Surgeons at Waikato Hospital are the first in New Zealand to learn a less invasive lung surgery technique that is quicker, not as painful, and enables patients to recover faster.

The pioneer of the technique, Dr Diego Gonzalez, spent several days last week teaching cardiothoracic specialists at Waikato Hospital how to conduct major lung surgery through one small incision in the chest.

Gonzalez is considered a "global megastar" in the world of uniportal video-assisted thoracic surgery [VATS], and runs the international training programme at the biggest thoracic centre in the world at Shanghai Pulmonary Hospital in China.

Usually doctors must travel to Shanghai to learn the technique but Gonzalez, who works as a thoracic surgeon at Coruna University Center in Spain, brought uniportal VATS lobectomy training to Hamilton in his first visit to New Zealand.

Advertisement

"We just use one incision, of two or three centimetres, depends on the tumour. We basically avoid spreading the ribs, we avoid the big incisions, we avoid thoracotomy," Gonzalez said.

"That means the patient has less pain, and better process of recovery. Since we started the technique in 2010, we have improved it a lot and we can do everything."

Gonzalez, who is the creator of the Minimally Invasive Thoracic Surgery Unit at Quiron Hospital in San Rafael, California, and shares his knowledge on Facebook and YouTube, said there were no limitations for the technique.

Traditional lung surgery, largely undertaken to diagnose and treat lung cancers up until the 1990s, involved cracking open the side of the chest up to 20cm and spreading the ribs to reach the lungs.

It took several hours of operating time, a week of recovery in hospital, left a large scar, was more painful and traumatic and there was more risk of further treatment.

In the 1990s the VATS technique, similar to keyhole surgery, revolutionised lung surgery but until Gonzalez it required two or three incisions, known as the multi-port technique.

"This creates portional angles inside the chest and it's difficult to orientate your view inside," Gonzalez said.

In June 2010 Gonzalez performed the first single incision video-assisted lobectomy, where the camera is on the tool being inserted into the chest.

He was invited to Waikato Hospital by local specialist Dr David McCormack after the pair connected on the social media site for professionals, LinkedIn.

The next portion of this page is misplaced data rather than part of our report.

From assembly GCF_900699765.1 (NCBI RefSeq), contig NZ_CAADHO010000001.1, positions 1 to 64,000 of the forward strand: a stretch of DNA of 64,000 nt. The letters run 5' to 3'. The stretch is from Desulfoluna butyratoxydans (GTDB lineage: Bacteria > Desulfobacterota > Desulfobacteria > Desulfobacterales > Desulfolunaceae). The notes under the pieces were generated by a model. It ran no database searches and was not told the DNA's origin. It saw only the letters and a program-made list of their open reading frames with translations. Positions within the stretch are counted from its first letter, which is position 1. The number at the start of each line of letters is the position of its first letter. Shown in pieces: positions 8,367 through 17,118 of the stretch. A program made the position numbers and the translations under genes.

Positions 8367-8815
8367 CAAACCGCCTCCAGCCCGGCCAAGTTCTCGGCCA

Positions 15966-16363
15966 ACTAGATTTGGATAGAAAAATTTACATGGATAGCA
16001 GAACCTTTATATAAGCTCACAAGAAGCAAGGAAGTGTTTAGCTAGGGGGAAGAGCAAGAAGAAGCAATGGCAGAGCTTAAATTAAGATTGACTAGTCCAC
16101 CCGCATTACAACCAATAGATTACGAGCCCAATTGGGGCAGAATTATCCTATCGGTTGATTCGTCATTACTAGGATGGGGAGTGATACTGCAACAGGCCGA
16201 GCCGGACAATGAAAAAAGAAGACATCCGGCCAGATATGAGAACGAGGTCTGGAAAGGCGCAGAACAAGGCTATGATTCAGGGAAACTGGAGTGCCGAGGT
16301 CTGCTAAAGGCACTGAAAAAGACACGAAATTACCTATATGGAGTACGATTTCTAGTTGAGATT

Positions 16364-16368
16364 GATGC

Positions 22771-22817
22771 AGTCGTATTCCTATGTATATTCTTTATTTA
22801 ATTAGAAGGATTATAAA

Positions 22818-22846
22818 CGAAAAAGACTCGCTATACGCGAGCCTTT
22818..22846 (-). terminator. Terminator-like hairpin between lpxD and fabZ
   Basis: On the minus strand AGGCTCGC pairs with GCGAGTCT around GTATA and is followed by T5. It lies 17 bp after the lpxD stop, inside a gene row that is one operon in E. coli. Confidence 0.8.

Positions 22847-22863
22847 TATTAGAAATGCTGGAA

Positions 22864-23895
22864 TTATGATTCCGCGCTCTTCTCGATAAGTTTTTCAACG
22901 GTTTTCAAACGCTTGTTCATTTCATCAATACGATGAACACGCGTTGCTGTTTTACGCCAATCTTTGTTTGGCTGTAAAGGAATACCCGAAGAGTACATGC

Gonzalez, who needed Medical Council registration, took surgeons through the procedure and then assisted on more surgeries over three days.

The former Spanish national surfing team doctor had ulterior motives for visiting Hamilton - Raglan's famous left-hand break was high on his list of waves to surf.

"I'm an amateur surfer. Tomorrow I have fun. I heard that there's the best coffee in the world here in New Zealand, after Italian of course."

Waikato Hospital cardiothoracic surgeon Dr Paul Conaglen can now perform a single incision video-assisted lung surgery. Photo / Waikato DHB
Waikato Hospital cardiothoracic surgeon Dr Paul Conaglen can now perform a single incision video-assisted lung surgery. Photo / Waikato DHB

Waikato Hospital cardiothoracic specialist Dr Paul Conaglen said having Gonzalez bring a masterclass to Hamilton was a major coup for the Waikato District Health Board and New Zealand.

"We're incredibly grateful that Diego could come and do this, and this is a huge thing for thoracic surgery in New Zealand.

"It's actually a big thing for the thoracic community, not only for surgery but the different communities that look after lung cancer in particular.

"Because if we can do an operation that's a lot less morbid for the patient, they get out of hospital quicker, they recover quicker, they can tolerate a lot of other treatments such as chemotherapy better, it makes a huge difference."

Conaglen, who learned the technique, said not only was the uniportal method less invasive and painful for patients, it was often a more thorough surgery.

He said if the technique can be routinely performed at Waikato Hospital it means more patients getting the surgery.

"We're talking about a third of the time [in theatre]."

It's hoped the surgeons will attend another class in Shanghai to undertake further training in the future.